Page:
Diane Arbus

Is it true that the only track open for critical assessment of Diane Arbus’ photographs is to trace the history of their reception? Before taking up this question, we should mention that the Arbus exhibition was part of Houston’s month-long, international celebration of photography, “FotoFest ’88,” which in total (83 exhibitions) represented a diversity of current camera practices and a variety of historical perspectives with a slight bias in both categories toward “documentary” traditions. Given the widespread familiarity and surprising popularity of Arbus’ photographs, the heavy critical traffic they have attracted since 1967, and the problematic management of the Arbus legend by her estate, why should we choose to deal with this exhibition at all? Predictably, some images still provoke an intense curiosity about the physiopathologic phenomena that she presents: Does that man really have three eyes? By itself this form of scopophilia, or the fascination-with-freaks syndrome, only reanimates old debates. What seemed so noticeable in this exhibition, however, was that after two decades of public life these recalcitrant photographs no longer fold comfortably into the mythic envelope that had evolved so quickly (especially after Arbus’ death in 1971) to contain them.

The exhibition included more than photographs, far more than have been seen before in Houston, or perhaps anywhere, at one showing. Prints were hung in four tightly spaced groups, triple-tiered on three walls and double-tiered on the fourth—cheek to cheek, as it were. The effect was like walking into a crowd of largely familiar faces, only here it was a crowd of Arbus people on parade, assembled in closed ranks. Presented this way, it was almost impossible to isolate and view one image at a time. To the purist this is a grave sin, all the more so given that Arbus worked within an exclusively subject/object, Cartesian mindset. In other words, in the Modernist tradition, one way for the viewer to recapture the artist’s subjective vision is to experience a single, autonomous image-object, and then another, and another, etc. But hanging so many photographs so close together generated a kind of interference pattern that inhibited and even subverted this esthetically determined, cumulative process.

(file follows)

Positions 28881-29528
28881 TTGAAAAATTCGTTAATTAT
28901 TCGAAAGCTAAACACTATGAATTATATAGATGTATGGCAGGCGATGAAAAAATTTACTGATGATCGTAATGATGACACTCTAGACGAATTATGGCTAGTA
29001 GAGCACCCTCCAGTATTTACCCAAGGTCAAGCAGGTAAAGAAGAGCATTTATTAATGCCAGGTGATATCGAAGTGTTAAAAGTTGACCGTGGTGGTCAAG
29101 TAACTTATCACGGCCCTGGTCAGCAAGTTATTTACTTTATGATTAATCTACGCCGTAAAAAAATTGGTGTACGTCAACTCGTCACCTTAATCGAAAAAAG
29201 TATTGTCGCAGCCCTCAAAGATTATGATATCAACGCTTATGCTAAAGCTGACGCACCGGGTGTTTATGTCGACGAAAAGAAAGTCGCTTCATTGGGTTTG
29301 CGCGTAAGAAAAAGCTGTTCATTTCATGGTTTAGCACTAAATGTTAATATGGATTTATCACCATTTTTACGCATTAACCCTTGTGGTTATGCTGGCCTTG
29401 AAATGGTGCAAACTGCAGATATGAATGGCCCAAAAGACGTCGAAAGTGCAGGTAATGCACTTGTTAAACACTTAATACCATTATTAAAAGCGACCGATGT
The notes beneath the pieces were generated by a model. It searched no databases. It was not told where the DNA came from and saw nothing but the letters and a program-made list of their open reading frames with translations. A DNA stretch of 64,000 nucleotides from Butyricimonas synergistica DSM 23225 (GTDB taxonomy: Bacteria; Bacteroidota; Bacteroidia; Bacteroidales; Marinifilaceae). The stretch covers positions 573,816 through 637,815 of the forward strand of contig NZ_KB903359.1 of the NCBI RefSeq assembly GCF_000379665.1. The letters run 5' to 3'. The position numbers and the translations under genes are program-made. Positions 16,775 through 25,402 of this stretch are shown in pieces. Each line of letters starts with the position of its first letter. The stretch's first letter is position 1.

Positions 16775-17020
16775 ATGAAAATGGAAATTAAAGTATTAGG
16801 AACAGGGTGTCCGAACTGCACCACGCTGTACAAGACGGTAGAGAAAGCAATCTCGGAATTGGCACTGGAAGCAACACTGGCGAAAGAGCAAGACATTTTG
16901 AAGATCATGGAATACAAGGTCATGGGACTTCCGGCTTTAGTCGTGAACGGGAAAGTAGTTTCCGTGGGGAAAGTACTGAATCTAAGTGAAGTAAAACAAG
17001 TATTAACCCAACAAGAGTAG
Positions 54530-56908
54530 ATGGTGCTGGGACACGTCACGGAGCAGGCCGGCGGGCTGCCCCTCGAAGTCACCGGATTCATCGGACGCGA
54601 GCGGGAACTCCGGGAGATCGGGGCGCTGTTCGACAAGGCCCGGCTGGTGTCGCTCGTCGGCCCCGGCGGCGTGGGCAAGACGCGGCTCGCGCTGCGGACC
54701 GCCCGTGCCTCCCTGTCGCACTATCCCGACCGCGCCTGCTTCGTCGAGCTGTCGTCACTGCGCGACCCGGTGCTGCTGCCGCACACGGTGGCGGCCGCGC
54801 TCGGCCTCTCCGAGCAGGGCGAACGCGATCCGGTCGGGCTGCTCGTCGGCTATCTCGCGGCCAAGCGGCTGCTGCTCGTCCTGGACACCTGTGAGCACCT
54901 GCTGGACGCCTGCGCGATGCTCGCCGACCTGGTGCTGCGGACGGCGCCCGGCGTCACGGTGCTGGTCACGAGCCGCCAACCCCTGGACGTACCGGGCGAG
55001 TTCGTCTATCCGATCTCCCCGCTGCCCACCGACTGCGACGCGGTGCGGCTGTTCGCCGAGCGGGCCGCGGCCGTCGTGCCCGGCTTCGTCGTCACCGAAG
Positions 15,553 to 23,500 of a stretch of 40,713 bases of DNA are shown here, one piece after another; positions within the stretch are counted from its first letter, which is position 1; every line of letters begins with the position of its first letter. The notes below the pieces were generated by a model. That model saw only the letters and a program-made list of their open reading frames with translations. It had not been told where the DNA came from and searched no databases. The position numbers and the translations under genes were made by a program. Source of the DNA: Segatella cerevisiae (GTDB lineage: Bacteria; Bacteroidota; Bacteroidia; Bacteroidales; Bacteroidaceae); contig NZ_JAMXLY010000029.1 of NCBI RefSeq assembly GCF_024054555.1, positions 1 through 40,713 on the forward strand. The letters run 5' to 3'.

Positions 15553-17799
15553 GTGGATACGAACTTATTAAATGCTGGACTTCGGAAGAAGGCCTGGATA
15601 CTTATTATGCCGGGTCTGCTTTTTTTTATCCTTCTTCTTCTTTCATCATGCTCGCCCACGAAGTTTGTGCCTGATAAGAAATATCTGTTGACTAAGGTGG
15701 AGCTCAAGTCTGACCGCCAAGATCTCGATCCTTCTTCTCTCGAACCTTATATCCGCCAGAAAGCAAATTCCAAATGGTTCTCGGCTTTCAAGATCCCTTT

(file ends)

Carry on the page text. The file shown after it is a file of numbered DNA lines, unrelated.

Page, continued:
It also squeezed out some of the hyperbole and sensationalism that have characterized the Arbus aura, and resulted in a certain visual leveling, because the usual array of Arbus “subjects”—exotic and ordinary, costumed and naked, the beauty of grotesqueness and the grotesqueness of beauty—were thoroughly dispersed across the four walls. This is not to suggest that the message of the exhibition was “Freaks ’R’ Us” or any other reductive shibboleth. Nevertheless, it seems reasonable to conclude that her work still “raises the issue” of the normative structures that operate in the world of appearances, of identity and difference, even in the world of desire.

Clearly the passage of cultural time has altered our perception of what we confronted twenty years ago as disturbing, bleak, and existentially loaded expression. Our collective experience of alienation and ontological crisis has since been replaced by social texts, integrated circuits, and the benign Death of the Author. The photographs thus no longer appear exclusively driven by the dark, legendary figure that “Diane Arbus” has become.

The arguable weakness of this massive, gridded display was its tacit assumption that a body of work speaks for itself. Of course, it doesn’t. But in the silence of that heterogeneous group (no individual labels, listings, or wall text were provided), there was finally space for us as inquiring viewers to interrogate the structures of appearance and interpretation so peculiar and particular to these by now historic images.

The answer to our opening question is, No. There is, for example, the major issue of the modes of production operative in Arbus’ work, which apparently was outside the interests and intentions of this exhibition.

Ed Hill and Suzanne Bloom